As I was a little suprised my remark came through the moderation, I feel it is my duty to commemorate a piece of enlightenment if there ever was one. It is the Marshall Plan for Europe. Before implementation of this, the country where I live (Holland) and much of Europe was freed – in the real sense of the word – from the nazi’s and actually from (pseudo-)communism or Stalinism as well. USA and other allies (most notably the Canadians and the Poles for Holland), whatever your motives were for this participation in the World War: thanks, and thanks again.

  48. Several have mentioned Armistice Day. Here is a note on the U.S. history of Veterans/Armistice Day [from my book on the Christmas Truce of 1914]:
    By October of 1918, everywhere, hopes were rising
    for an armistice. In the first week, Austria-Hungary
    and Germany had sent notes to the United States,
    seeking an armistice based on President Woodrow
    Wilson’s “Fourteen Points.”
    73
    Armistice: The Ending of Hostilities
    On 11 November, the warring parties signed the armistice,
    bringing that great bloodbath to an end.
    Only those who suffered through those cataclysmic
    events truly understood the meaning of that day.
    On the Continent, Russia and Germany had each
    seen 1.7 million of their own soldiers slaughtered.
    Between them, some 9 million were wounded.
    France saw 1.3 million of its soldiers sacrificed, and
    over 4 million wounded. Austria-Hungary suffered
    about the same number of tragic loses.
    Great Britain mourned almost a million soldiers and
    twice that number suffered wounds.
    The United States, which had only been in the war
    for a year and some months (but a very long year for
    those military men), saw over 100,000 of its own men
    killed and over a quarter million wounded.
    The deep meaning of that armistice remained in the
    minds of World War I veterans a half century later
    when the U.S. Congress, in one of its clueless moves,
    changed the observance of the federal holiday from
    November 11th to a certain Monday of October. Memorial
    Day, Veterans Day and Washington’s Birthday
    were all moved on the calendar in order to create
    three-day federal holiday weekends.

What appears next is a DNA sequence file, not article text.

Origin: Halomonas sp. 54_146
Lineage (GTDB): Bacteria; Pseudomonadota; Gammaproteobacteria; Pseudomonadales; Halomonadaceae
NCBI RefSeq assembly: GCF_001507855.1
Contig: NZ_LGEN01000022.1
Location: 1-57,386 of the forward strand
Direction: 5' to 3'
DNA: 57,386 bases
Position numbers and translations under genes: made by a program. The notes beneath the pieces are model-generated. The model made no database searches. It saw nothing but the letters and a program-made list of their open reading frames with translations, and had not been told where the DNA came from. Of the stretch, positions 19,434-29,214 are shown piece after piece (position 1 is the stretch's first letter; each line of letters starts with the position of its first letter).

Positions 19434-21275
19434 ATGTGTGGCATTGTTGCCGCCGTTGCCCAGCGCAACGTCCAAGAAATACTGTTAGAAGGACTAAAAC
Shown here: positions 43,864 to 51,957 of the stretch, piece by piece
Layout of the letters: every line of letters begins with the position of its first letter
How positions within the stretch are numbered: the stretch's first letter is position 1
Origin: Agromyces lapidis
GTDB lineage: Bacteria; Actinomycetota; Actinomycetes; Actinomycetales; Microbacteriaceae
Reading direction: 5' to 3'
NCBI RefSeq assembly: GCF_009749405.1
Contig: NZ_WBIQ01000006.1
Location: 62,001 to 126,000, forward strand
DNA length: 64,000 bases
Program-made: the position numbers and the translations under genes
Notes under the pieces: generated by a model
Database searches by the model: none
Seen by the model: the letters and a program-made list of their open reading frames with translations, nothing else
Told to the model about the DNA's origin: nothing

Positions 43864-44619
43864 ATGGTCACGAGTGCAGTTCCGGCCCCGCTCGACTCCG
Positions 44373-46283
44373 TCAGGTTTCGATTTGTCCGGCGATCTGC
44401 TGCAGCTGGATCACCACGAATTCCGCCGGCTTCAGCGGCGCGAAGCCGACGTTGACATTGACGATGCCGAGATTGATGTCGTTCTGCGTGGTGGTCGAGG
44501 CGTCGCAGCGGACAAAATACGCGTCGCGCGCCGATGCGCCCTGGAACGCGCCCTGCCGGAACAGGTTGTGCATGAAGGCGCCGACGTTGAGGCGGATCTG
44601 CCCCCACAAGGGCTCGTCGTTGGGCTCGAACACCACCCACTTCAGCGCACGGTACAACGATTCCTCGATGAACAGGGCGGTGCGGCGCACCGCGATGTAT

Because of the war that had followed that “War to
    End All Wars,” President Eisenhower had signed a
    law that broadened the meaning of “Armistice Day”
    by making it “Veterans Day” in 1954. But in the
    minds of the World War I generation, the memory of
    that armistice still held sway.
    74
    Oh Holy Night
    So, in the late 1960s when Congress changed the
    date, I can still remember my grandmother adamantly
    asserting that Armistice Day was November 11th,
    NOT the fourth Monday of October. The thousands
    of soldiers who, like my grandfather, had served in
    France and other lands would not hear of such a
    change.
    So, South Dakota and Mississippi refused to follow
    the federal lead. And one by one, the other states began
    reverting back to the November 11th observance.
    And the politicians received an earful. The World War
    I generation was still alive and well; remembering
    and speaking up. They again took back lost ground.
    The end result was that one decade after changing
    the date, Congress, in 1978, restored the observance
    to November 11th.
    The height and depth of the longing for an end to
    that bloody war was revealed in the celebrations that
    broke out on November 7, 1918. Following a reply to
    the German government from President Wilson, on
    that date, the Chief of Staff of the German Army, von
    Hindenburg, sent a telegram to the Allied Supreme
    Commander seeking a date for negotiating that armistice.
    A mistaken news report declared that the
    armistice had been signed. And despite all attempts
    by capitols and headquarters to correct the mistake,
    celebrations broke out around the world.
    Newspaper “Extras” proclaimed “Peace.” Workers and
    students poured into the streets with whistles and
    bells and anything that could make noise. Church
    bells pealed. Parades processed. Jubilation went unquenched.
    And it started all over again, four days later,
    on the 11th of November.

  49. Ken Stewart says:
    November 11, 2010 at 11:31 pm
    I wonder how many were named after the Battle of the Bulge? 🙂
    BTW, love your site. Have it bookmarked
    Cheers